Meeting (& Exceeding) Expectations Drives ResultsJun 27, 2023
The cost of confusion hits our bottom line(s) in so many ways; increased downtime clarifying details, quality errors (regardless of our industry or process), delayed deliveries, and even lost customers. All of those things kill profitability! When we think about the statement I shared previously from Nicki Rankin’s LinkedIn article, “Managers are tasked with productivity and numbers for their department or division,” it’s not hard to understand why folks get so frustrated when their team members under-perform… What’s often missed is just how common poor performance really is.
In August 2015, I had the opportunity to be with a small group of folks in a private session with John Maxwell at the beginning of an event that would complete the first stage of the licensing process to use some of his material. While this “small” group consisted of between three and four hundred people, it was just over 10% of the folks who would be participating in the entire event over the next few days and far smaller than any live venue I had heard John speak in prior to that. One of the things he stressed in the session, since each of us would be completing the process to use his material and name in the days that followed, was how hard he had worked throughout his career to build and maintain a strong reputation. He also shared how much he struggled with the idea of licensing people he didn’t know personally to represent that reputation.
Before throwing any stones in John’s direction for coming across as having too much ego or pride in the reputation he worked so hard to earn, I’ll challenge you to consider what it feels like when one of your team members (or children) does something that shines a negative light on your organization (or family). It can hurt, right? Especially when that something is so contrary to the values we hold most dear…
The thing that stood out to me the most during that three-hour session, and still rings so true today, was what John asked of each individual in the room. His request was that if we were going to use his name, we would commit to always exceed the expectations of every individual or organization we worked with. He went on to share a statistic that both drove home the importance of doing that AND emphasized how infrequently anyone ever does it. John said, “80% of the population falls short of what’s expected of them on a routine basis. Around 15% does the work necessary to deliver just what’s expected of them and they stop right there. Only 5% ever take the initiative to exceed the expectations placed on them.” After explaining that, he went on to challenge us to consistently be in that 5% and he shared several steps he had taken throughout his career to make sure he was doing that himself.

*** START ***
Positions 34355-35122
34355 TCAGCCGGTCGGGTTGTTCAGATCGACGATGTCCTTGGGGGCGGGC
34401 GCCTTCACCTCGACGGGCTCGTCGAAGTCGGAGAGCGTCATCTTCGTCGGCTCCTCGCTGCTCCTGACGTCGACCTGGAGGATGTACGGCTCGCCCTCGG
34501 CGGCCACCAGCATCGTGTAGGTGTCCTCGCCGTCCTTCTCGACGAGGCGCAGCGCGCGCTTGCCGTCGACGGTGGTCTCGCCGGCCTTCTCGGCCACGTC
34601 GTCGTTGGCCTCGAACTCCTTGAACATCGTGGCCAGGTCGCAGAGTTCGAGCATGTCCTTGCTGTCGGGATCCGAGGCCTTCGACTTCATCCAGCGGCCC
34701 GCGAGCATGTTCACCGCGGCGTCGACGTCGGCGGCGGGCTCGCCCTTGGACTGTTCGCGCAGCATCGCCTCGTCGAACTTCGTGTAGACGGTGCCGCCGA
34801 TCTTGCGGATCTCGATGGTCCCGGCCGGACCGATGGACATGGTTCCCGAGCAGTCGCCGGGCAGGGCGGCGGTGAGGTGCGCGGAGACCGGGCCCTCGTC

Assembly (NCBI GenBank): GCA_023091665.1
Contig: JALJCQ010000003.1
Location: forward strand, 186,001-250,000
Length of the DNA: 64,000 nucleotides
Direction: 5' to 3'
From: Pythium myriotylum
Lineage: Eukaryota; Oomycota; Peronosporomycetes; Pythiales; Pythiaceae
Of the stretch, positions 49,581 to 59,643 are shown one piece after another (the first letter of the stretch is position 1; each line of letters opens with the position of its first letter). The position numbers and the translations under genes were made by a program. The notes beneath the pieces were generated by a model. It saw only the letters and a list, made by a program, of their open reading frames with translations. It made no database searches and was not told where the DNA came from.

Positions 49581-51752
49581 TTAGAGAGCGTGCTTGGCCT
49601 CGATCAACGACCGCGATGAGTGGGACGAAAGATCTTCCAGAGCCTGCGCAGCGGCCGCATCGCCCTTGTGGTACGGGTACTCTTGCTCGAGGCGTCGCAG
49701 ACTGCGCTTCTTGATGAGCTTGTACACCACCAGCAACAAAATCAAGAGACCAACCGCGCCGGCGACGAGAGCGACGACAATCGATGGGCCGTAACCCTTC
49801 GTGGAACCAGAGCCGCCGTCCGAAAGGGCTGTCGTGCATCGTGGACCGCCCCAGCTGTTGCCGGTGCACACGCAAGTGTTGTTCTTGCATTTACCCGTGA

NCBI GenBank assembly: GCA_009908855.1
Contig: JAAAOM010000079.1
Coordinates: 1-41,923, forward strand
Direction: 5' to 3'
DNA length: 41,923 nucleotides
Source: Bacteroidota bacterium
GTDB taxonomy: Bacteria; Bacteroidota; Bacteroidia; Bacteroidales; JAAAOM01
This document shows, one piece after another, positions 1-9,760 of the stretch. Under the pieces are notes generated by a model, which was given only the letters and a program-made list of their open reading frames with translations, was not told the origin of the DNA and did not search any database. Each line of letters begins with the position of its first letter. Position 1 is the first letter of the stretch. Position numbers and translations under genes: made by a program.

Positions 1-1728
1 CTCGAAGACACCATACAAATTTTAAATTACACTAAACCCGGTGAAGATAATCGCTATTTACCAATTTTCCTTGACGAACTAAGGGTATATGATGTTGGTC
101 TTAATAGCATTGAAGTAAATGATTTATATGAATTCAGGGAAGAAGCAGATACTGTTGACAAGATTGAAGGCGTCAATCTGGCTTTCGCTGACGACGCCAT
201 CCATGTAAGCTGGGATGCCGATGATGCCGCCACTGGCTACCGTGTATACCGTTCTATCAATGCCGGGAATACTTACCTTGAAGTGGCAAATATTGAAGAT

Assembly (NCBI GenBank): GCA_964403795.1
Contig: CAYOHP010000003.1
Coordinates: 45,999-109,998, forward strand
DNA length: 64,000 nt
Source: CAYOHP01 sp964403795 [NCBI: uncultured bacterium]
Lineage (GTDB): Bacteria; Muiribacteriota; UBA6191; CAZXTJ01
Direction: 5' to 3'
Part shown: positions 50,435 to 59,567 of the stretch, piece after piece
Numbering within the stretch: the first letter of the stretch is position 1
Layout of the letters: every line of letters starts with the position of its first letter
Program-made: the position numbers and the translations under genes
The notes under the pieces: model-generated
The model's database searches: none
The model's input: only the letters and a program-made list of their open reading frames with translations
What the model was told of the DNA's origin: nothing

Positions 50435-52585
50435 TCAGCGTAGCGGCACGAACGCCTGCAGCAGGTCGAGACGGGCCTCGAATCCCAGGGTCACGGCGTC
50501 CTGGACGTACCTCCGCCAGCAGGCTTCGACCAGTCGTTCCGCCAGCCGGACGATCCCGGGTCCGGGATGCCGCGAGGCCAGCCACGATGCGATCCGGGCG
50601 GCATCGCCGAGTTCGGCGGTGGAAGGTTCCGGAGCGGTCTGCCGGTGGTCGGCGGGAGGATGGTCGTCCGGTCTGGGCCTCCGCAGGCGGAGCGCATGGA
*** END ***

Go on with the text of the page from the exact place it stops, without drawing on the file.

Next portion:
Today, one of the things Cindy and I do every time we meet with a potential client to discuss work we may be doing for them, we go through a series of very detailed questions to be sure we know exactly what they need, how we can best support their needs, and how we help their team members achieve results that deliver significant returns on what the invest through their time with us. We learn as much as we possibly can about the organization as a whole and about each individual we’ll be interacting with through the process. By doing this, we’re able to tailor everything we do to their industry and the issues they’re dealing with at that time. Quite frankly, it would be irresponsible on our part if we didn’t do that!
When we accept the responsibility for leading others, even if that’s only tied to a title or position within the organization we work for, we’ll be required to go beyond what the majority will even do - and that ties right back to the numbers John shared… As leaders, we also need to understand that many of the members of our teams may never take the steps necessary to remove the confusion that will keep them from meeting (or exceeding) what’s expected of them. That will nearly always be up to us and that’s where we’ll pick up next time.